This blog represents most of the newspaper columns (appearing in various Colorado Community Newspapers and Yourhub.com) written by me, James LaRue, during the time in which I was the director of the Douglas County Libraries in Douglas County, Colorado. (Some columns are missing, due to my own filing errors.) This blog covers the time period from April 11, 1990 to January 12, 2012.

Unless I say so, the views expressed here are mine and mine alone. They may be quoted elsewhere, so long as you give attribution. The dates are (at least according my records) the dates of publication in one of the above print newspapers.

The blog archive (web view) is in chronological order. The display of entries, below, seems to be in reverse order, new to old.

All of the mistakes are of course my own responsibility.

Wednesday, January 6, 1993

January 6, 1993 - Mommas don't let your babies grow up to be librarians

Lately, I've been doing a lot of thinking about librarianship as a job.

Somehow I just know that librarianship isn't most kids' top career choice. Willie Nelson even wrote a song about it: "Mommas, don't let your babies grow up to be librarians." (I think that's how it went.)

But in a time of ever-narrowing areas of work and study, librarianship is the only field I know of where you can specialize in being a generalist.

One of my friends works on an assembly line where his job is to turn one screw on one piece of an unidentifiable product, then the next screw on the next piece...

One of my old college professors' whole reputation, all of his interests and most of his endeavors revolve around one book - he's an authority on "Beowulf." Both of these people get paid for what they do, but not enough, not to my way of thinking. What arid lives!

In libraries we deal with more subjects in one day - sometimes in one hour - than most people encounter in their whole lives. We're also surrounded by books, magazines, records, cassettes, videos, films, sculptures, paintings - a veritable cornucopia of culture.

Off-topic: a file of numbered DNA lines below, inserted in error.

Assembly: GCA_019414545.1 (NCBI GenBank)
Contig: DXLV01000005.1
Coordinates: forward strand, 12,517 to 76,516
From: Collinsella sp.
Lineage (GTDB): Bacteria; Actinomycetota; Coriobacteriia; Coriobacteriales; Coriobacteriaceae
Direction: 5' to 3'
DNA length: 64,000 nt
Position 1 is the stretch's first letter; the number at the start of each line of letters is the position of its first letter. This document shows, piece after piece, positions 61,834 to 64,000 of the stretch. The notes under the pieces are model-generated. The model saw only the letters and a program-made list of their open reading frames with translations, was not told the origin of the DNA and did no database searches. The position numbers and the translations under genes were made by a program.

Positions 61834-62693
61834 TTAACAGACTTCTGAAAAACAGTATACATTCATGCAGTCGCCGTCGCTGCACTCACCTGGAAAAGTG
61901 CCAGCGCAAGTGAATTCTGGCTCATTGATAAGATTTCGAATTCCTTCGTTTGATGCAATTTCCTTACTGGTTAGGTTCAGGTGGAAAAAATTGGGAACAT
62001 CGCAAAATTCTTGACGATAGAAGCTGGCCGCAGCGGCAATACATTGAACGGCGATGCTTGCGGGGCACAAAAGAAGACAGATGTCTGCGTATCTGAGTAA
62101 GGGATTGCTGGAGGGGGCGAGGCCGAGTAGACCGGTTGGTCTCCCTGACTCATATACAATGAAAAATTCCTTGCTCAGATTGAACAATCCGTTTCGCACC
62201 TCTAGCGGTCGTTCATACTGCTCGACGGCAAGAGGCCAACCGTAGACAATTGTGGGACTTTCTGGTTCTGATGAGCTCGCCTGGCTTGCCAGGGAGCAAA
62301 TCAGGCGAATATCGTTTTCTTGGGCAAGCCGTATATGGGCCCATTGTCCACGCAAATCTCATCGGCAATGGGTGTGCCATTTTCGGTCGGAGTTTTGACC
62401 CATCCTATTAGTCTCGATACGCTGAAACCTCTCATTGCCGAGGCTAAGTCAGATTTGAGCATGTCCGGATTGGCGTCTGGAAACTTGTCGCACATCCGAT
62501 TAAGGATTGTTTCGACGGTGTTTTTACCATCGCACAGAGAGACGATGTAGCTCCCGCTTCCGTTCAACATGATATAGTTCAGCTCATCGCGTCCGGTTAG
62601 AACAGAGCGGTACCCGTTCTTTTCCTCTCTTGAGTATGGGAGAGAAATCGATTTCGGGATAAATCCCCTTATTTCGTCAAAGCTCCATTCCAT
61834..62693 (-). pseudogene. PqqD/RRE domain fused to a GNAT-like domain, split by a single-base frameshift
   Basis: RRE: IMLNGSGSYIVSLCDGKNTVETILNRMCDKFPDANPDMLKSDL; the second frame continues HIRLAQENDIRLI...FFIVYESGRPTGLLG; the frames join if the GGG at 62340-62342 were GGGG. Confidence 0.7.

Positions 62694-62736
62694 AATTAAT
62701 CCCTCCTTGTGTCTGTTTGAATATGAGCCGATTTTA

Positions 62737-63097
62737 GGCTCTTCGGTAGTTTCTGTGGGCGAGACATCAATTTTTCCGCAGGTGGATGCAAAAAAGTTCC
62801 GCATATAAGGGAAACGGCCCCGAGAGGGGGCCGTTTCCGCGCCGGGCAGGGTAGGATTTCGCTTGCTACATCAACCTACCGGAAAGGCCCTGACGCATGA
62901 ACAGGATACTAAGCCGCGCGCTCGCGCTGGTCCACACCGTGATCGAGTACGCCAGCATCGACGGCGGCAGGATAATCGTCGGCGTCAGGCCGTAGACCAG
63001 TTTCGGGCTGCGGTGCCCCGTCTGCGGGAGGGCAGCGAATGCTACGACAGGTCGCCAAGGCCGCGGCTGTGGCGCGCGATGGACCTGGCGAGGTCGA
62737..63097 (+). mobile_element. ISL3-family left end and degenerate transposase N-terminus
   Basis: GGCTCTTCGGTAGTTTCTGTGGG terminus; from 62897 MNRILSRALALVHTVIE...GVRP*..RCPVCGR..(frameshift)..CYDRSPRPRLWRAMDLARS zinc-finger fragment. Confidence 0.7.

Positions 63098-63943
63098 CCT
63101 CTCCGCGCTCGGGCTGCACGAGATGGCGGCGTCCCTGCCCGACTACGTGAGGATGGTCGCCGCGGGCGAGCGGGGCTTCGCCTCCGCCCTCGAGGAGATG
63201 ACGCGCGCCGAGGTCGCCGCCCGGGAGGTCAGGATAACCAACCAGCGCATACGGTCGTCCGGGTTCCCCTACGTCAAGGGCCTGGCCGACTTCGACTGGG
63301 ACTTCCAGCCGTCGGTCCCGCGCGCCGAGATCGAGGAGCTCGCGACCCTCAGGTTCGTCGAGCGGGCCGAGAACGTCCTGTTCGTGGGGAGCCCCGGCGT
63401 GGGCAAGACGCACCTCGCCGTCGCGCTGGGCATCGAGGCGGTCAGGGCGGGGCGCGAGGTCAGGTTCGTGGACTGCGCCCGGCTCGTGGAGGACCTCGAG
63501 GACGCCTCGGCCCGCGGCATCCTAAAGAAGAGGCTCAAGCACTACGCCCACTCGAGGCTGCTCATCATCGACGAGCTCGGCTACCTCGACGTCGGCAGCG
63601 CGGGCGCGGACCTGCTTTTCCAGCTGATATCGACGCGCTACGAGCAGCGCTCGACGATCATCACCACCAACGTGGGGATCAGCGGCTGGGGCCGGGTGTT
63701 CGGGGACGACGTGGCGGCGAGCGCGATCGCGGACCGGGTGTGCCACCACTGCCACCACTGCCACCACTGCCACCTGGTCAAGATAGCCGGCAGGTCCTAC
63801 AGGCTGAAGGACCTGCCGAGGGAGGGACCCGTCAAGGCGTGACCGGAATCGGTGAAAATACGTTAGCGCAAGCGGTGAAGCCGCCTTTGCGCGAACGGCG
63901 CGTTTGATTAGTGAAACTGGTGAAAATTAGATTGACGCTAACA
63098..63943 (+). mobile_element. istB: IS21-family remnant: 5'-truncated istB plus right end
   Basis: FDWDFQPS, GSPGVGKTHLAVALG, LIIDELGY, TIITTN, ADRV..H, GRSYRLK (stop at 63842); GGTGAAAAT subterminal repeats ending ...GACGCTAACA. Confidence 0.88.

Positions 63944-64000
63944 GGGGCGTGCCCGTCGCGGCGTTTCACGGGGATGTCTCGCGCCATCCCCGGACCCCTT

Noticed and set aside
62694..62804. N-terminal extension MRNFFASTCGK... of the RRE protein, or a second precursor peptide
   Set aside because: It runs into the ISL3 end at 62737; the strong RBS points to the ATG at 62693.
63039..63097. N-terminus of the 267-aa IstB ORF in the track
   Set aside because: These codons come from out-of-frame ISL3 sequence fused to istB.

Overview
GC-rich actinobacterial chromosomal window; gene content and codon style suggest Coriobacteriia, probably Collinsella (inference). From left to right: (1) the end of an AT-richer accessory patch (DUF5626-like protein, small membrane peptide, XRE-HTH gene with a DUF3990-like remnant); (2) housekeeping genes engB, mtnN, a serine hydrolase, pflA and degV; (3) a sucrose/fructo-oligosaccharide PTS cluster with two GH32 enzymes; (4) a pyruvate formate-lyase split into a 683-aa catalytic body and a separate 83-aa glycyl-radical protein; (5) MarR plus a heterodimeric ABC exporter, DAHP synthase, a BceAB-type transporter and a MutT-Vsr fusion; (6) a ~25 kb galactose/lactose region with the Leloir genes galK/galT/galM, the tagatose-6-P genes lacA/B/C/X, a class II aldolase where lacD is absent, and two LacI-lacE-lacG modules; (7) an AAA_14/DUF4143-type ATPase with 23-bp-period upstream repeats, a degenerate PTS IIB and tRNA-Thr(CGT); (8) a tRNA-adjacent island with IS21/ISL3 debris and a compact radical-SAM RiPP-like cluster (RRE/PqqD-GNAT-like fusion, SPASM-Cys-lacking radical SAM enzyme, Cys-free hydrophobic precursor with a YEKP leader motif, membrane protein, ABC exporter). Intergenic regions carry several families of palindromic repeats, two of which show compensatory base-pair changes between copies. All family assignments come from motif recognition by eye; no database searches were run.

But maybe the best part of working in libraries is the people. First, there are our "customers," by long library tradition called "patrons." You'll never find a nicer, smarter, more diverse, more interested, interesting, involved bunch of people anywhere.

Second, there's the library staff: I've tried my hand at many kinds of work, but I have never met more professional workers. By professional, I don't mean "possessing an advanced degree." That has nothing to do with it. I've known doctors who were unprofessional, and dishwashers who were so professional they approached artistry. Professionalism is a quality of individuals, not occupations; it's marked by the willingness to take the extra step, to see that the patron/client/customer finds exactly what he or she wants; a desire to do the job right. Library workers are the brightest, most conscientious (and often funniest) people I have ever run across.

Third, the working conditions are great. I once had a job swinging a pick-ax at the bottom of a rocky pit (leveling the ground for septic tank systems). Librarians work in comfortable, usually very attractive buildings. And the tools of the trade -- books -- are a pleasure to handle, unlikely to cause painful and unsightly blisters.

What about the long term career outlook for librarians?

Well, whether you're interested in the human side of the job (telling stories to children, answering reference questions, planning programs), or the technological end (building user-friendly interfaces to information retrieval systems, installing various data networks to bridge buildings or geographic barriers), there's plenty of work to be done.

What really drives business, politics, government? Information. And in a world where all the traditional barriers are crumbling, and literacy is an ever more essential skill, the key industry of the future is information science -- the gathering, organization, and delivery of relevant data. Information Science is just another word for Librarianship.

I truly believe that librarians will be absolutely pivotal in the next century.

But the deepest reward of librarianship is this: there's a profound sense of satisfaction that comes from finding the right book, the right answer to somebody's desperate question. To be a librarian is to ally yourself with curiosity and knowledge in a world rife with apathy and ignorance.

Many young people will opt for the pursuit of big bucks and inner desperation. But if you want more, if you want riches beyond measure, go for the best: be a librarian.

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